A room with an incredible view...
Bed and breakfast is a newly opened, exclusive bed and breakfast
for women only located at the top floor (no lift - 68 steps) of a
historical palace in the center of Florence, Italy.
With a stunning view of Brunelleschi's Cupola of the
Duomo, it overlooks a quiet inner garden and is only minutes away from
the Uffizi, Ponte Vecchio, Santa Croce, the Accademia, the main train
station and air terminal.
Bed and breakfast has four double rooms all overlooking the
garden, three with a view of the Duomo. There are two bathrooms, and two
rooms have washing facilities as well.
The apartment has just been nicely renovated. We have
put in parquet floors, and furnished the rooms with all wood beds, three
with natural latex mattresses and one with a raised futon.
There is a kitchen/breakfast room where Paola will
provide an expanded continental breakfast and attend to special food
Brunelleschi's Cupola is the symbol of Florence and the
whole of Tuscany. It is considered as revolutionary Renaissance
The cupola is seen in our picture above. The
construction of the cupola was one of the most challenging efforts
during the Renaissance period.
Florentines debated and competed for years to make the
cupola but it was finally completed by Filippo Brunelleschi.
The Cathedral or Duomo:
The Cathedral or Duomo of Florence, on which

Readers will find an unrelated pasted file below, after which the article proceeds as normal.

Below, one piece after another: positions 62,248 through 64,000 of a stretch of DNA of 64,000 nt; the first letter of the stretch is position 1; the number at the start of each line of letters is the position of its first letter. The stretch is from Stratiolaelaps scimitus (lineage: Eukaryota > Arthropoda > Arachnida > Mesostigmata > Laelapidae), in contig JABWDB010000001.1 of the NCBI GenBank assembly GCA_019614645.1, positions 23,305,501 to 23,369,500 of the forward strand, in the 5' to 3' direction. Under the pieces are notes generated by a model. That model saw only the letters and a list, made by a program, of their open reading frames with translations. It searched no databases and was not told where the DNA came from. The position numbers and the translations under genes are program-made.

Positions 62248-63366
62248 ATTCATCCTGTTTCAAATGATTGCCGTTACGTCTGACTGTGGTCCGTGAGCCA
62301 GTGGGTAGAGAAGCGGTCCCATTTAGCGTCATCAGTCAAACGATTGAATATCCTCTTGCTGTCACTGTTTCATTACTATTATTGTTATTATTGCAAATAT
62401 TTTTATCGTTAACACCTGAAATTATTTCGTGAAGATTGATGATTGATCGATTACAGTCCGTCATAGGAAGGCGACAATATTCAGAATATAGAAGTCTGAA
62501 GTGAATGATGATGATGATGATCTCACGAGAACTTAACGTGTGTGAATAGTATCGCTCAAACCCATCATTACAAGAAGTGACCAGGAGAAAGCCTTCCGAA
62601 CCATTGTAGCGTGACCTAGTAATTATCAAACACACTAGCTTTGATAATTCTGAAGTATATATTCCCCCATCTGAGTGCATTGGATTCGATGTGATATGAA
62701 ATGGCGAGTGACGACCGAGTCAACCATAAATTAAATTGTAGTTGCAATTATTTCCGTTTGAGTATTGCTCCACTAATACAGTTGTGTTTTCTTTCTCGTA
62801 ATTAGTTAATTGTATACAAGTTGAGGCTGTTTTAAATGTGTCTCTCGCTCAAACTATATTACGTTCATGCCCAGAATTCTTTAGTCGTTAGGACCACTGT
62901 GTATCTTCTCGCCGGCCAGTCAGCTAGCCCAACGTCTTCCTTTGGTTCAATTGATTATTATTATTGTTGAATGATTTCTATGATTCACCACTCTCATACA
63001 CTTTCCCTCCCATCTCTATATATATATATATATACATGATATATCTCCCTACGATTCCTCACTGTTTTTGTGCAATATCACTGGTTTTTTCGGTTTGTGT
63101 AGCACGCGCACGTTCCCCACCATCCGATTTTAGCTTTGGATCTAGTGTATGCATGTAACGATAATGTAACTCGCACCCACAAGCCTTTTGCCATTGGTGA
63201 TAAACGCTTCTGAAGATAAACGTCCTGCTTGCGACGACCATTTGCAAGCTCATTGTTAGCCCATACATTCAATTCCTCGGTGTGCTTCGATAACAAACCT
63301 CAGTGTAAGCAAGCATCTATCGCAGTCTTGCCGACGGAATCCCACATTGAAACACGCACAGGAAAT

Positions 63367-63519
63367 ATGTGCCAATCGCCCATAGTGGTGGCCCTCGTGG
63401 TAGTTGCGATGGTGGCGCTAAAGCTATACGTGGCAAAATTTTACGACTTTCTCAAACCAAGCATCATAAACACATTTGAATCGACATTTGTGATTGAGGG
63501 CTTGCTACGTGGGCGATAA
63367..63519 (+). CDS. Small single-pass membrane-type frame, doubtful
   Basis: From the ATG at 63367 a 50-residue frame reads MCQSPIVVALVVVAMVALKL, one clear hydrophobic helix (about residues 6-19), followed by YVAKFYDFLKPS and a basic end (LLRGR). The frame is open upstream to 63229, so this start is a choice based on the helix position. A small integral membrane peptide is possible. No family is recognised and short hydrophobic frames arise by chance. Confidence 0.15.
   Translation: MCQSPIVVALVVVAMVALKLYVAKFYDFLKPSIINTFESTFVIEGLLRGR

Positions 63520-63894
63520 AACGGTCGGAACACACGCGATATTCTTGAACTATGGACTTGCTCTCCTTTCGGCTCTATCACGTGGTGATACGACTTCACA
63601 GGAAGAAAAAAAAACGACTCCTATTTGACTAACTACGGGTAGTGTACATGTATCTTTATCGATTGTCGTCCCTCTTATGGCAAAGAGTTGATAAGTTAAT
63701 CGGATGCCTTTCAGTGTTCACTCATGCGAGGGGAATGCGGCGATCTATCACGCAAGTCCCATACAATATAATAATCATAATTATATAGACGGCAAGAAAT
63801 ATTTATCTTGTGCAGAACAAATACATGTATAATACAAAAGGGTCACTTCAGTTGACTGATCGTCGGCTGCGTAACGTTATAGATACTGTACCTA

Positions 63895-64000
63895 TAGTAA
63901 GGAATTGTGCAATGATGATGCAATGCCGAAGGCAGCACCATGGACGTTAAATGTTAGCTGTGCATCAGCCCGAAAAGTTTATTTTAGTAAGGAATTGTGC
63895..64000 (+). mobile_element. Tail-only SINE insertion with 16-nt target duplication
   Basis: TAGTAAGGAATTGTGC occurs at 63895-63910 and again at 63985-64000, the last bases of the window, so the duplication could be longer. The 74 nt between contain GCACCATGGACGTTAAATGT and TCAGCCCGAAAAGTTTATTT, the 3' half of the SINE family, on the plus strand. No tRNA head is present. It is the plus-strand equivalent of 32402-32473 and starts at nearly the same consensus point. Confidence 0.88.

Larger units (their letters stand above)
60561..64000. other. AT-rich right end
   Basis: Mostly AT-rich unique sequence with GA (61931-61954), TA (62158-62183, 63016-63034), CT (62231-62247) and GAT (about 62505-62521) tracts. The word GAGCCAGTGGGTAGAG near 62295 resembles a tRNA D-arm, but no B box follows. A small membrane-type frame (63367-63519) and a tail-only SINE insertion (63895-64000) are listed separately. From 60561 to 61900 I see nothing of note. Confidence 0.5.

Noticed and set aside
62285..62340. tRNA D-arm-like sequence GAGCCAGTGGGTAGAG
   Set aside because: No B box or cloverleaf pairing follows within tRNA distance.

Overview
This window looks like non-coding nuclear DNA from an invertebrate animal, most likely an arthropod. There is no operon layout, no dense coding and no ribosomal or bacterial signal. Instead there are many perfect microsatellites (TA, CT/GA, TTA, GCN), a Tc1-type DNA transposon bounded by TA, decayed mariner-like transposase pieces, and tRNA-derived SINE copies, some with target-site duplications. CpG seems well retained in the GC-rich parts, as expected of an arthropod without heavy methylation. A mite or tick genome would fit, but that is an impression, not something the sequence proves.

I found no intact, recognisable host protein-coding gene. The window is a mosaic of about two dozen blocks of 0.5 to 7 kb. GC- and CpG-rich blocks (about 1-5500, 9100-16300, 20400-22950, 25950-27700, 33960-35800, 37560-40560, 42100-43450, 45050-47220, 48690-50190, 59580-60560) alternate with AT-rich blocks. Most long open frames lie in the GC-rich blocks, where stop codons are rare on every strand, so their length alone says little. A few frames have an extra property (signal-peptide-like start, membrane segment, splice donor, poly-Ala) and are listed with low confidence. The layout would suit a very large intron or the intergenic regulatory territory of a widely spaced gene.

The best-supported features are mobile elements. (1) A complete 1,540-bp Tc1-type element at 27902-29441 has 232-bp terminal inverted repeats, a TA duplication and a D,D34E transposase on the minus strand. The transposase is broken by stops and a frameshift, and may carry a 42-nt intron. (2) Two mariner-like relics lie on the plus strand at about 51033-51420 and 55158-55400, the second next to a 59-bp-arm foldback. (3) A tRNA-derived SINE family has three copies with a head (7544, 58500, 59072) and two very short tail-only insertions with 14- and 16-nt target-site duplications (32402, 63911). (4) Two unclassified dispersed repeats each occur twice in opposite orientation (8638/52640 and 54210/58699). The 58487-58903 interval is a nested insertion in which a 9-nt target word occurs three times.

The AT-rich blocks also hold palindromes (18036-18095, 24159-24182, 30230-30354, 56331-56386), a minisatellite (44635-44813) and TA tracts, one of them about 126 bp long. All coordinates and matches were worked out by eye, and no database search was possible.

Brunelleschi's Cupola sits, was the end result of years of work that
spanned six centuries of history.
The general design of the Cathedral was designed and
created by Arnolfo di Cambio at the end of the 13th century. The cupola
was designed, as mentioned, by Filippo Brunelleschi.
Two years after the great cupola, or the "Cupolone"
as the Florentines call it, was finished in 1434, the lantern was placed
in position (taking it from 91 to 114½ meters in total height).
The lantern had its decorations finished in 1446, when
the great architect was on his deathbed. The finishing touches included
the application of the decorations in the lantern (1461) and the
positioning of the great copper sphere on the top (1474).
Cast in Verrocchio's workshop and raised with the aid of
a machine that was built with the help of Leonardo da Vinci, the ball
fell off after being struck by lightning on July 17th, 1600, and was
replaced two years later by a larger one. A marble plaque commemorating
the event is still visible on the paving in the square behind the